BUSINESS

One-On-One Barter Vs Multilateral Barter

Friday 26 February 2010, 8:59AM
By Terry Cuthbert
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Barter is the method of trade in which goods or services are directly exchanged for other goods and/or services, without or with minimum use of money. Historically barter operated instead of money as the primary method of exchange. This also occurred throughout history in times of monetary crisis, when a currency was unstable, or devalued by hyperinflation or recession. Nowadays, however, barter is a major force in the economic world. According to a recent article in the Wall Street Journal about 250,000 North American companies conducted barter transactions worth more than $16 billion in 2008. These numbers speak for the importance of barter today.

Barter can be bilateral or multilateral, and usually exists parallel to monetary systems in most developed countries. Although companies do bartering one on one, many deals are conducted via membership networks in barter companies, trade associations or commerce networks; where technology and tracking software have modernized the centuries-old system.

Advantages of using multilateral barter or barter exchange commerce over a direct or bilateral barter are many.

Multilateral barter is more complex to settle but allows trades that would not be possible with bilateral barter.

Bilateral barter is only possible when there is a coincidence of wants between two businesses. For a bilateral barter to take place it’s necessary that each party must be able to supply something the other party demands. This is not always likely to happen. Imagine you are a bookstore and need wooden shelves for displays and want to barter books for the same. But it will be quite unlikely for you to find a carpenter or a wooden furniture distributor who will like to trade for your books.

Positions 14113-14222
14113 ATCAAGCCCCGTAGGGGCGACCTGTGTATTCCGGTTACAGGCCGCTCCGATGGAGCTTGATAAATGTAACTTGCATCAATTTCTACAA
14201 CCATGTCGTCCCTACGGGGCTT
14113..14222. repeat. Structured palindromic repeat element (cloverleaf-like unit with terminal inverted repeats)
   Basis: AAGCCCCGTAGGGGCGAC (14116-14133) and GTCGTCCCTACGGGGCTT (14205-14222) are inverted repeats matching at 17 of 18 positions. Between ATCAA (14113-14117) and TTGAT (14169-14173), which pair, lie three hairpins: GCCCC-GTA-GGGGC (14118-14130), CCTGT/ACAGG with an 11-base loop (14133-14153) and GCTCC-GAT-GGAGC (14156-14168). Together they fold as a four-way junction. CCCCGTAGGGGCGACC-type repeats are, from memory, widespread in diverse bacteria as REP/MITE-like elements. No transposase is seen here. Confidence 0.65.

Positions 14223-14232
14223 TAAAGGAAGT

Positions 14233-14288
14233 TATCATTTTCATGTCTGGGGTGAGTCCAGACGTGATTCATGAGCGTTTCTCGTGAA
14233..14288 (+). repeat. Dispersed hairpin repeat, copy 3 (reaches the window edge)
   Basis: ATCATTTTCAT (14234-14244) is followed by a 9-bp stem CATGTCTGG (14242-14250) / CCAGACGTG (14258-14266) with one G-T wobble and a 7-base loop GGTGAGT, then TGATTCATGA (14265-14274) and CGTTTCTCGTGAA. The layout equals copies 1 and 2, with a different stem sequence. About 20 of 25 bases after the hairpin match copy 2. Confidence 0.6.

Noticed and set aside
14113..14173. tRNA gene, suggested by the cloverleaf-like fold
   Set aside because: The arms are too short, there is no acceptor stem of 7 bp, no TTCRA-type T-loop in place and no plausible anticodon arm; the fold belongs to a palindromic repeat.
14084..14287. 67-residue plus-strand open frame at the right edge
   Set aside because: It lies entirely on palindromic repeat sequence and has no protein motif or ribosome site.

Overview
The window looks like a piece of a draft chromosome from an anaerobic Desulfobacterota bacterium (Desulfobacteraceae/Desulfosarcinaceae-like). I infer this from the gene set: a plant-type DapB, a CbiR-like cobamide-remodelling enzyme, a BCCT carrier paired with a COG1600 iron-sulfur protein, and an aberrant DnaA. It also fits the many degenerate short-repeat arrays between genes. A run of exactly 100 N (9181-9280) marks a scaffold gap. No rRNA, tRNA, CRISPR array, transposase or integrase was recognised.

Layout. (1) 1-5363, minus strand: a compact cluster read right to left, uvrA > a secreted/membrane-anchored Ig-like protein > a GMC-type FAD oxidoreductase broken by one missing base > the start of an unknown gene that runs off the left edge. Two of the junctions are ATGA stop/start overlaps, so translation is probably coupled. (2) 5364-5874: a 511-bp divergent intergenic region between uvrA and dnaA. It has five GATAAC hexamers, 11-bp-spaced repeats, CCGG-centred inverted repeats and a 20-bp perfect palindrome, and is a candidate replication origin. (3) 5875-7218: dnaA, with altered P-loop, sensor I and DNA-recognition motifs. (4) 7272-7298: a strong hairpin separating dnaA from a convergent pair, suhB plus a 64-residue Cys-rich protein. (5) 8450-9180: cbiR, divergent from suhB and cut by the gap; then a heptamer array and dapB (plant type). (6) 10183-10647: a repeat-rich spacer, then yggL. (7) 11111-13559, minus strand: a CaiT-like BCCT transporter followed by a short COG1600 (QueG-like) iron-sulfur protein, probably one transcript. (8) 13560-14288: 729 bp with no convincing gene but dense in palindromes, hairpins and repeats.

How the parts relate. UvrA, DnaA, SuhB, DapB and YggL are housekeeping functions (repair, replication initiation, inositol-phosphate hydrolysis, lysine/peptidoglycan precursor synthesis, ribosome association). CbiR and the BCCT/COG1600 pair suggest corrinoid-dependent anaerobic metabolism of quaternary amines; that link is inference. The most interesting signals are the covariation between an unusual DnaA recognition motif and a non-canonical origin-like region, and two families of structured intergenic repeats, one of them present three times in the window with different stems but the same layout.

In multilateral barter, exchanges do not need to be direct. Instead three, four, five and six-way transactions are possible. Transactions can also take place at different times so no single supplier needs to “swap” their product or service immediately but can do so over a period of time. In these instances the value of the deal is recorded centrally and the process managed by a commerce network or barter exchange organisation.

Nearly every business faces the problem of cash flow management. Issues that contribute to the need for cash flow management include highly competitive markets where constant advertising is a mandate, increasing business expenditures to attract consumer attention, planned or unplanned downtime, perishable inventory and the necessity of discounting inventory. Modern, multilateral barter helps businesses alleviate the affect of these problems.

Commerce networks develop a system with a virtual value unit ("barter dollars," for example) to measure and balance exchanges, very similar to a monetary system. These commerce networks exercise controls that prevent exploitation by any participants involved or of any participants involved.

A commerce network system helps remove the limitations that traditionally were a part of any barter transaction, such as the need for an equal dollar value, the mutual need between any two companies for each other's product or service, and the time it can take to coordinate the transaction.

With advancements in computer technology, the concept of a bartering system emerged as a means by which business-to-business barter could take place between many businesses simultaneously, greatly increasing the benefits of trading without cash.

Hence, a commerce network helps provide strategic planning, precise implementation and monitoring to the centuries old concept of bartering.

BarterZone Ltd here in New Zealand has four types of membership each designed to allow you to be in control and or to have a BarterZone dedicated trade broker. The different membership options are explained in the link below.

www.barterzone.co.nz/accounts.php

BarterZone will look at your network of suppliers and consumers and put together a plan that will help increase your turnover and give you more cash retention.

Terry Cuthbert

terry@barterzone.co.nz

www.barterzone.co.nz      www.barterzoneproperty.co.nz